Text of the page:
"We are in touch with the Department of Homeland Security. There may be ways in which we can improve communications so that officials at airports know when diplomats are coming and help to better facilitate their movement through security," State Department spokesman P J Crowley said at his daily news conference yesterday.
Crowley said he has been told that a formal complaint from Indian embassy is coming, but has not been received yet.
The Indian government has said that it is registering a formal complaint with the US on the last week incident during which Shankar, who was wearing a sari, was patted down at Mississippi airport. External Affairs Minister S M Krishna has termed it as unacceptable while Secretary of State Hillary Clinton also expressed her concern over the incident.
Shankar, so far, has not made any comment on the December 4 incident, which was first reported by a local Mississippi newspaper only this week.
"We have been told that a formal complaint is coming. I just don't think it's arrived yet," Crowley said when asked if the State Department has received a complaint.
"As we've said, and properly so, everyone from diplomats to ordinary citizens are screened prior to boarding airplanes. That happens here. It happens around the world. But certainly, there may be ways in which we can improve coordination so that this kind of situation will not happen again," he said.
Responding to questions, Crowley said diplomats like any other passengers are subject to screening. "But to the extent that ambassadors may, in some cases, wear traditional dress, if that can help TSA (Transportation) Security Administration) with its assessment of the risk that any passenger might pose to the airplane, that may be helpful information for them to know," he said.
"As the Secretary (Clinton) said yesterday if there's a way in which we can prevent misunderstandings or help TSA anticipate whatever screening requirements might be required, we're happy to help facilitate that. We're just looking to see if there's any way that we can improve this process," he said.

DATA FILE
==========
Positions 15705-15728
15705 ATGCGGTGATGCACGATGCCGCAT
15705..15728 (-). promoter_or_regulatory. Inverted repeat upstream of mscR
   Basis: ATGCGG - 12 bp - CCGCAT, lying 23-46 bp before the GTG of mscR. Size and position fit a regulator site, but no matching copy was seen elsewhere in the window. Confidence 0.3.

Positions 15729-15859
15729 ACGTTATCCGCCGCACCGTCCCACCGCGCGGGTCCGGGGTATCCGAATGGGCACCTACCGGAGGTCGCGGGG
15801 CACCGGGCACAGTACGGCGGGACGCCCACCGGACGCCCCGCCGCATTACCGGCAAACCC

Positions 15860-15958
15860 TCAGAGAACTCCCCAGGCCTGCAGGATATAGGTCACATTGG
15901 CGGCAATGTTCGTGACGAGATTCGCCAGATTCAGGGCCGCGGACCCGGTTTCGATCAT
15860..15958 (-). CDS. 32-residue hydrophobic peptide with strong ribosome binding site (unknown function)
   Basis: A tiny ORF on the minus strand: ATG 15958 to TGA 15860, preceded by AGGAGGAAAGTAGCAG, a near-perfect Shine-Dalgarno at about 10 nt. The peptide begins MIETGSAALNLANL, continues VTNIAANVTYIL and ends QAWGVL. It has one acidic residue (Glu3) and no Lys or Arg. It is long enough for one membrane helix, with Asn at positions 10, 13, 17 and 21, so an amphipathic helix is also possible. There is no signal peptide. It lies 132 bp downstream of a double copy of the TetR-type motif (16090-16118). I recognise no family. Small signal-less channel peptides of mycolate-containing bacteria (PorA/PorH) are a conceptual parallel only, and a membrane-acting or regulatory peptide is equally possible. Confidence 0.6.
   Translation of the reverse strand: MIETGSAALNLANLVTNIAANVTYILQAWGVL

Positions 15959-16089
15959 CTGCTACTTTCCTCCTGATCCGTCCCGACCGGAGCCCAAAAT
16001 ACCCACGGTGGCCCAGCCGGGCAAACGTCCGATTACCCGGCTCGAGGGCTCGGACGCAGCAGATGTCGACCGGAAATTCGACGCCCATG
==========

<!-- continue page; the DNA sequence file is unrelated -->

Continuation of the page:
"We obviously share concerns if the population in other parts of the world that has the opportunity to visit the United States for any reason is subjected to increased scrutiny because of a type of dress, obviously, that raises concerns in other countries around the world. Everyone understands that security at airports is a reality for them," Crowley said.
"That said, they want to make sure that they're treated properly, fairly, and not subjected to unusual security measures just because of who they are or how they're dressed. We understand that," he said. "But whether it's this particular incident or others that have happened earlier this year, the last thing we want to do is – we want to protect the citizens of every country who travel on our airplanes or other airplanes."
Aviation remains a primary terrorist target so everyone recognises the importance of security, but everyone has the same objective in making sure that all passengers are treated as fairly as possible, Crowley said.
"TSA has made clear that from their standpoint, their officers at the airport followed proper procedure. That said, if we can improve the communication between embassies here and TSA so that if there are any special requirements for screening, they are anticipated in advance. That might help avoid the kind of misunderstanding that happened," in Shankar's case, he said.